Easy Definition of Regulator Safe Operating Area Considerations

The safe operating area (SOA) is a term used to define the input and output voltage range, and load current range within which any device is designed to operate reliably. Exceeding these limits will result in a catastrophic failure or will render the device temporarily inoperative, depending upon the device and its performance characteristics. Integrated circuit voltage regulators with internal current Limiting, thermal and short-circuit protection will merely shut down. External components, such as pass transistors on the other hand, may respond with catastrophic failure.


Although particular design equations depend upon the type of integrated circuit voltage regulator used and its application, there are several boundaries that apply to all regulator circuits for safe, reliable performance.

Input Voltage

The limits on the input voltage are derived from three considerations:

The absolute maximum rated input voltage as referenced to the regulator’s ground. This is a safe operating area (SOA) destruct limit.

(VI – VO)min
The input-to-output differential voltage also referred to as the dropout voltage, at which the regulator ceases to function properly. This is a functional limit.

(VI – VO)max
The maximum input-to-output differential voltage. Usually, the regulator’s power dissipation is exceeded prior to the (VI – VO)max limit. This is an SOA level that can be limited by the allowable Power Dissipation (PDmax).

Load Current

The maximum load current deliverable from the integrated circuit regulator. If internal current limiting is not provided, external protection should be provided. This is a functional limit that may be further limited by PD max.

Power Dissipation

The maximum power that can be dissipated within the regulator. Power dissipation is the product of the input-to-output differential voltage and the load current, and is normally specified at or below a given case temperature. This rating is usually based on a 150°C junction temperature limit. The power rating is an SOA limit unless the integrated circuit regulator provides an internal thermal protection.

Output Voltage of an Adjustable-Voltage Regulator

The minimum output voltage a regulator is capable of regulating. This is usually a factor of the regulator’s internal reference and is a functional limit.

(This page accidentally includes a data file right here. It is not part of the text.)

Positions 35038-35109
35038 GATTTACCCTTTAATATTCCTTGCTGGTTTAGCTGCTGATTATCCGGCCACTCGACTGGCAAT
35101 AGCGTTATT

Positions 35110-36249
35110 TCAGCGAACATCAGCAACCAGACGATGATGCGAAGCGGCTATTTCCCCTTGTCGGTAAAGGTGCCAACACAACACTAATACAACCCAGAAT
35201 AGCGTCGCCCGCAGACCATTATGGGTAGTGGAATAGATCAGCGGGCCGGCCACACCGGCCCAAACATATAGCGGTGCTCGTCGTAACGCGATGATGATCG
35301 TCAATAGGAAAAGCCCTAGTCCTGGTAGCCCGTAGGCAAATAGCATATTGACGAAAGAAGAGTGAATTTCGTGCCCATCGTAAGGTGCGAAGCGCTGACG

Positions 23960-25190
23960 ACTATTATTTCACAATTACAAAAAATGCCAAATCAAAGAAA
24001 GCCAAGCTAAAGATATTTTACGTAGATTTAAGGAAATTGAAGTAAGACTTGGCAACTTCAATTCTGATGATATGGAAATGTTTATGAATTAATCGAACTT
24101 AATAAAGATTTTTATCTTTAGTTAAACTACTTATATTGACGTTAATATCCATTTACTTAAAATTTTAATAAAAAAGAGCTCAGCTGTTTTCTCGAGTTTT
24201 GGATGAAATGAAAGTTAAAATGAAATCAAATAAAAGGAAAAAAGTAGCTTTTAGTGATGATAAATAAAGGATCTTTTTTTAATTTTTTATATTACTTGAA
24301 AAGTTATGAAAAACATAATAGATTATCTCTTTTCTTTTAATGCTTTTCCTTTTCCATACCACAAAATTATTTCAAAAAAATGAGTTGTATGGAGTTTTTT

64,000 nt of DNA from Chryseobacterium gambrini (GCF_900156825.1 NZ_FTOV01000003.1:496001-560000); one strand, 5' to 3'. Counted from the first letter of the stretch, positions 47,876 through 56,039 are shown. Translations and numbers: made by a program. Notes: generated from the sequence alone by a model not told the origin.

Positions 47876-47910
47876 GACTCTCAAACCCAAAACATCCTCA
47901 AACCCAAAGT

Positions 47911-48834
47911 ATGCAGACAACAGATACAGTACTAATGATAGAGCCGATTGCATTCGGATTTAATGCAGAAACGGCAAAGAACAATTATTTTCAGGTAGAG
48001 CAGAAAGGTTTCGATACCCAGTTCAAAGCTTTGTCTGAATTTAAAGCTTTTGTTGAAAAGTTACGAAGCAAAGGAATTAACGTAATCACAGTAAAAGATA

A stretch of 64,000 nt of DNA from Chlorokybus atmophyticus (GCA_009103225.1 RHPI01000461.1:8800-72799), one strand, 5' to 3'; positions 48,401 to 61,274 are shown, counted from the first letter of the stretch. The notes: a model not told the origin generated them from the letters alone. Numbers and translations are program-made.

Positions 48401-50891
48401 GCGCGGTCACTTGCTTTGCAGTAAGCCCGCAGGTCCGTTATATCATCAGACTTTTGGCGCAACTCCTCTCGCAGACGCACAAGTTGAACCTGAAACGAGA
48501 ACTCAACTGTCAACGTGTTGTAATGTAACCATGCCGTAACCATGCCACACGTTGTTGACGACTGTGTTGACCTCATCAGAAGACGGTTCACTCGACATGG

The maximum output voltage a regulator is capable of regulating. This is largely dependent on the input voltage and is a functional limit.

External Pass Transistor

For applications requiring additional load current, integrated circuit voltage regulator capabilities may be boosted with the addition of an external pass transistor. When employed, the external pass transistor, in addition to the voltage regulator, must be protected against operation outside its safe operating area. Operation outside the safe operating area is catastrophic to most discrete transistors.

The maximum current the transistor is capable of sustaining. ICmax now becomes the maximum current the regulator circuit is capable of delivering to the load. Associated with ICmax is a collector-emitter voltage (VCE = VI-VO). If the product (VI- VOmax) ICmax exceeds the SOA then ICmax will have to be derated. This will then become a functional limit instead of a catastrophic limit. ICmax is related to power dissipation and junction or case temperature. ICmax must again be derated if the thermal or power ratings at which it is specified are exceeded. The resulting derated ICmax should continue to be considered as a catastrophic limit. Actual ICmax limits and derating information will appear on the individual transistor specification.

The maximum collector-emitter voltage that can be applied to the transistor in the off-state. Exceeding this limit can be catastrophic.

The maximum power that can be dissipated by the transistor. This is usually specified at a specific junction or case temperature. If the transistor is operated at higher temperatures, the maximum power must be derated in accordance with the operating rules specified in the transistor’s applicable specification. Prolonged operation above the transistor’s maximum power rating will result in degradation or destruction of the transistor.